Frank Langfitt

After a quiet summer where life largely returned to normal, England now faces new restrictions designed to slow the spread of COVID-19.

U.K. Prime Minister Boris Johnson announced in the House of Commons on Tuesday morning that pubs, bars and restaurants in England must close at 10 p.m. He also encouraged people who are able to work from home to do so, reversing a previous government position.

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We travel next to England, where millions of students try to return to classrooms this week, months after the pandemic shut schools down. Shifting messages from the British government has left many confused. NPR's Frank Langfitt reports.

U.S. Ambassador to the United Kingdom Robert Wood "Woody" Johnson IV told embassy staff in 2018 that his friend, President Trump, asked him to help get the British Open golf tournament held at one of the Trump family's golf resorts in Scotland.

U.S. Embassy staff have separately complained that Johnson made racist and sexist comments on the job.

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The British government will spend nearly $2 billion to help rescue the nation's theater, museum and arts sectors. Sunday's announcement came as more than 1,000 theaters remain shuttered across the country because of the coronavirus pandemic.

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Updated at 5 p.m. ET

The widespread protests that began in the United States are now reverberating through Europe, leading to the removal of two statues in the United Kingdom and one in Belgium with racist, colonial legacies.

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The death of George Floyd and the protests here in the United States continue to reverberate around the world.

(SOUNDBITE OF PROTEST)

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About 1 in 5 adults in England believe the coronavirus is to some extent a hoax, according to research on conspiracy theories by the University of Oxford.

In addition, researchers found nearly 3 out of 5 adults in England believe the government is misleading them to some extent about the cause of the virus, and nearly 1 in 10 strongly agree that China developed the coronavirus to destroy the West — which is utterly false.

In 2015, Queen Elizabeth accompanied Chinese President Xi Jinping in a gilded, horse-drawn carriage to Buckingham Palace, during a visit that was supposed to symbolize "a new golden era" of closer economic ties between this former empire and the ascendant power in the east.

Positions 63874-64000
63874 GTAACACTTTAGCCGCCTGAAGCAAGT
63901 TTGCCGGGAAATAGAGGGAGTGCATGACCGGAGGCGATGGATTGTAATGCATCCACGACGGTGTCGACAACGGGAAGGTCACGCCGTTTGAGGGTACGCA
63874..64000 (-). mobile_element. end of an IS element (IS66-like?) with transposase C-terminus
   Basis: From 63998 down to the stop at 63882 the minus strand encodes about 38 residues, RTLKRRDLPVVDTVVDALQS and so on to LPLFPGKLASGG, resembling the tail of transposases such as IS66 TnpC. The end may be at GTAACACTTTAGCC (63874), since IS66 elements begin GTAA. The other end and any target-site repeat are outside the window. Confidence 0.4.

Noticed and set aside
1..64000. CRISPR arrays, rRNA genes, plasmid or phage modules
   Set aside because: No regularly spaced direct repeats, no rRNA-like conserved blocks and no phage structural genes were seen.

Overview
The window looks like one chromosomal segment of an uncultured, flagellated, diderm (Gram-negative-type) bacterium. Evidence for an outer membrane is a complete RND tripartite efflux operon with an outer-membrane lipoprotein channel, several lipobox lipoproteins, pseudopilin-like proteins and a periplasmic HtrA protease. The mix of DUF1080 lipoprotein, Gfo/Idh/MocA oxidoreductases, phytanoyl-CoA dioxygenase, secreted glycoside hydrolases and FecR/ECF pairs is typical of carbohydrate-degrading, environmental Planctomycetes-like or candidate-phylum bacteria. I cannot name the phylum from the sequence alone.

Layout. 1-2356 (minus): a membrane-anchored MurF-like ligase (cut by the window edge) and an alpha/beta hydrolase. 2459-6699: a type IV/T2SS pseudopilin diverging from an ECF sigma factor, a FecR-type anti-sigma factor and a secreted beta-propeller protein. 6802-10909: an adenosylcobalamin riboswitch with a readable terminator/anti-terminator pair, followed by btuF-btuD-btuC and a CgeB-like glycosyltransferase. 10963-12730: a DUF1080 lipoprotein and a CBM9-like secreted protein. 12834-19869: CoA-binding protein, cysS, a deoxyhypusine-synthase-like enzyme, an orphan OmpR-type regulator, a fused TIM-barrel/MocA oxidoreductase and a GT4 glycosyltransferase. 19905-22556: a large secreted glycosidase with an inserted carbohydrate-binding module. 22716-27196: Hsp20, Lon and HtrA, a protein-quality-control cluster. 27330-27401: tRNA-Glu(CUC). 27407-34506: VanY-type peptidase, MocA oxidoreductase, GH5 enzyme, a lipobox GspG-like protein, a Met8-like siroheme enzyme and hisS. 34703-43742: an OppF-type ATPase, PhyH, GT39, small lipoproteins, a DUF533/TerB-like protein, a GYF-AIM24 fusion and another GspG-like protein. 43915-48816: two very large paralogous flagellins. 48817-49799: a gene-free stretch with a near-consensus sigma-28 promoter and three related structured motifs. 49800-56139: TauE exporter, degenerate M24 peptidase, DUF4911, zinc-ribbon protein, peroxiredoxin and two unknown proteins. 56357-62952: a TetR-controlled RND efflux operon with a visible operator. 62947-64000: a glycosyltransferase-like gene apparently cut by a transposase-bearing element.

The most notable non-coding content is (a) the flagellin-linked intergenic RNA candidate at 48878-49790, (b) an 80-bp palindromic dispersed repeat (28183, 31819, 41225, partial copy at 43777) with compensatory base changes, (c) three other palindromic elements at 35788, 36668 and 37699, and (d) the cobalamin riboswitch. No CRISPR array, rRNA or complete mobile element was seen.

"The relationship between China and the United Kingdom is now truly a global partnership," the queen declared during a state banquet.

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It was supposed to be a day of parades, a vast party that would transcend borders and bring generations together, not unlike the spontaneous euphoria that swept through victorious European allies when Nazi Germany finally surrendered.

But instead of a mega-event, leaders in London, Paris, Moscow and other capitals, observed the 75th anniversary of V-E Day at a diminished level Friday due to the COVID-19 pandemic.

With pubs shuttered across the United Kingdom, a brewery in the northeast of England is giving away free beer on Fridays. In return, it's asking recipients to donate to the country's health care workers.

When the British government announced a lockdown in late March, the country's tens of thousands of pubs were forced to shut down, leaving Northumberland's Alnwick Brewery Company with 80 casks of ale, stout and IPA it had brewed for the Easter holiday.

British Prime Minister Boris Johnson is a father again. He and his fiancée, Carrie Symonds, announced Wednesday morning that she gave birth to a baby boy. Mother and baby are doing "very well," according to a spokesperson for the couple.

Johnson and Symonds thanked the "fantastic NHS maternity team" for their work delivering the child at a London hospital. This is the second time this month Johnson has personally thanked England's National Health Service. The first was after he was treated in an intensive care unit for COVID-19.

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British Prime Minister Boris Johnson is ending his sick leave. He's back at work at No. 10 Downing Street in London after three weeks away with COVID-19, including time in intensive care. Johnson is urging his fellow citizens to continue a lockdown.

British Prime Minister Boris Johnson left the hospital on Sunday, one week after he was admitted with COVID-19, and in a video message, thanked the U.K.'s National Health Service for saving his life.

Johnson, who spent multiple nights in an intensive care unit, credited health staff for keeping him alive when, he said, "It could have gone either way."

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